Today was a work day, but I started out with a delightful breakfast from yesterday’s marketplace acquisitions. Yum yum! After work I settled in for dinner and then to catch up on some news you may not have heard about.
First off, as I mentioned a few days ago, England is gripped with the Exes Scandal. This refers not to ex-spouses, but to expenses. In particular MPs allowance expenses. Members of Parliament are supposed to domicile in the constituencies, but really need to keep an abode in London in order to attend Parliament. Back in the 1970s, MPs earned a relative pittance, and so adopted an expense reimbursement system which would pay rent or mortgage offsets against a secondary residence, as well as allow for maintenance and upkeep of those.
The idea was that if you hail from Bath, and needed to pay for an expensive London flat so as to attend Parliament, the taxpayers should help pay for that. Over the years, however, this privilege has evolved into a massive slush fund.
Well, the scandal has dragged on for 9 days now. The Telegraph, a reliably Tory paper have been serving up little bits of the story in daily doses for over a week now. So far there have been at least three MPs, cabinet ministers or aides who have resigned, and several are under investigation by one or another law enforcement group.
We haven’t heard the last of this, yet. Elections loom just three weeks from now…
Next up in the news is a little scandal of large proportions. I’m speaking, of course, of what is locally dubbed the “Tempest in a D cup,” the Marks and Spenser Bra pricing debacle. A while back, Marks and Sparks decided that since bras larger than D cup require more material and more expensive architecture they should carry a Â£2 premium. The ensuing outcry was just too much for M&S to ignore, and last week they finally caved. “We Boobed” declared the full page ads which ran in all the papers, in front of an amply filled bra.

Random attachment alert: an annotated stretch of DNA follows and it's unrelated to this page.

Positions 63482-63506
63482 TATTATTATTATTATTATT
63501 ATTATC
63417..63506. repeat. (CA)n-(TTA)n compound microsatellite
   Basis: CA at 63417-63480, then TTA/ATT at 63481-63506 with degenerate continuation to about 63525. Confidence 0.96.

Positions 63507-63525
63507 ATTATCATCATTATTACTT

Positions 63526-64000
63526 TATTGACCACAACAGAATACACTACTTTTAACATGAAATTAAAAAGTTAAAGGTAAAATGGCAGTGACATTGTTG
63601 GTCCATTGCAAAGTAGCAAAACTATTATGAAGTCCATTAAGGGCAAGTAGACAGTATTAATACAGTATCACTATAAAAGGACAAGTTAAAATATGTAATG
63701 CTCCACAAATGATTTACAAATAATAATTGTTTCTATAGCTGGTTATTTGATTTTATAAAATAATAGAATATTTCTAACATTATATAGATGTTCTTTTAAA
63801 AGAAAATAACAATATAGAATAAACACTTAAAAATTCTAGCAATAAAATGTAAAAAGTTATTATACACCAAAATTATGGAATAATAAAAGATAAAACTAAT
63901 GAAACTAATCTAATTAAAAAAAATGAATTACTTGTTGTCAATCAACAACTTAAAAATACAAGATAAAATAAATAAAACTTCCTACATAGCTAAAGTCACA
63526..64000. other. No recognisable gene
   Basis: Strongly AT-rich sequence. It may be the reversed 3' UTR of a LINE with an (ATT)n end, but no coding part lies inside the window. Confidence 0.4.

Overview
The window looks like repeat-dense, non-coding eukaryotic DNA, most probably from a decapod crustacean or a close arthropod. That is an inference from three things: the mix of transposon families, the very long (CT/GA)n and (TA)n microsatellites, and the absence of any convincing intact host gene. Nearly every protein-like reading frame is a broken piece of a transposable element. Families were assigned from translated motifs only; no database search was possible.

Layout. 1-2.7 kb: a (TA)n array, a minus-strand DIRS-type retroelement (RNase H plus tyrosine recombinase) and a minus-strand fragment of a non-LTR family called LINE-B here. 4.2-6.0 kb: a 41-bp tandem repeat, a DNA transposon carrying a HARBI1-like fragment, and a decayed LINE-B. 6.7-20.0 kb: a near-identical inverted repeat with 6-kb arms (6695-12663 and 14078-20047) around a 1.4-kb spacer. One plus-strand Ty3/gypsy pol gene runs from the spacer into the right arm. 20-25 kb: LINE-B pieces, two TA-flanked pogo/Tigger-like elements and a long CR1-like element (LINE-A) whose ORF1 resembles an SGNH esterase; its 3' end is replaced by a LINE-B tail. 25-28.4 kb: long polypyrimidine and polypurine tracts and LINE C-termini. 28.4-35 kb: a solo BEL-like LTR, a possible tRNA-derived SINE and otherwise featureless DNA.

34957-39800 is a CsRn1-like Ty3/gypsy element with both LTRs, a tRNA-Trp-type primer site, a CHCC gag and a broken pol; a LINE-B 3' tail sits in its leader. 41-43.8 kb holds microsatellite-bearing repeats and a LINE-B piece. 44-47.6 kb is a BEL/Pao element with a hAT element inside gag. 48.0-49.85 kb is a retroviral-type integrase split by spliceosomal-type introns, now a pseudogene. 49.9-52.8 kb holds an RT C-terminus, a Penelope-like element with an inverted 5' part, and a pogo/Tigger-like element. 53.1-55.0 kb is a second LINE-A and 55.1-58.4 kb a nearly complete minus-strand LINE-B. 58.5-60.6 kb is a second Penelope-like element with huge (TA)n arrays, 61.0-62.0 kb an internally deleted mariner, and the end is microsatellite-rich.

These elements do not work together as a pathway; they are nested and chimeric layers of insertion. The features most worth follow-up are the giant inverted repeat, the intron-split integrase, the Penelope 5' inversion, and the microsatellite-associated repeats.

In order to make amends, M&S, who celebrate their 150th anniversary next week, will for three days sell 20 products ranging from ties to bags, scarves, make up and others for pennies (reflecting their start as a penny retailer). I plan to be there, at the Oxford Street flagship store, when it all starts on Wednesday morning, with celebrities and big bras in attendance.
Lastly, tonight is the Eurovision Song contest final. England is more hopeful than ever as this year’s entry is Jade, a protÃ©gÃ©e of Lord Andrew Lloyd Webber. She has been all over the press these past weeks, and the best thing to come from tonight’s show is that this phenomenon will hopefully end quickly in the wake of a final decision.
If you’re not familiar with Eurovision, it is a contest to find the best of the banal. The songs which compete are almost all of the monumental anthem class, at which Lord Webber so excels. You would think that this would make Jade, whom Lord Webber will accompany on piano for tonight’s performance, a shoo-in. Not so fast. Eurovision has complex rules, entirely new this year after last year’s winners, Russia, were chose with huge advantage from almost all former Soviet bloc countries. Up till this year the voting was entirely by the public, with each country’s citizens intelligible to vote for their entrant. Now, given last year’s scandal, half the weighted vote will come from industry insiders.
The Russians, as last year’s winners, are hosting tonight’s event. They have spared no expense, reportedly spending upwards of $30 million to stage the event in the 30,000 seat stadium built for the 1980 Olympics. They claim that fully 30% of all LED screens in existence are being used in this production. From what I have seen so far, they’re right about that. The staging is lavishly over the top.
I cannot watch this at my local, as I hate this type of music, and could be counted on to say the wrong thing at the wrong time in a public house. So, I will suffer at home, and silently root for Jade, and her ilk, to fail in favour of some more palatable sounds from some other country. The French entry is singing now, and I like her. Sounds like Marianne Faithful might if she were French… of course, “everyone hates the French,” as the morning papers reminded us all. This audience, from the sound of the applause, didn’t read those stories.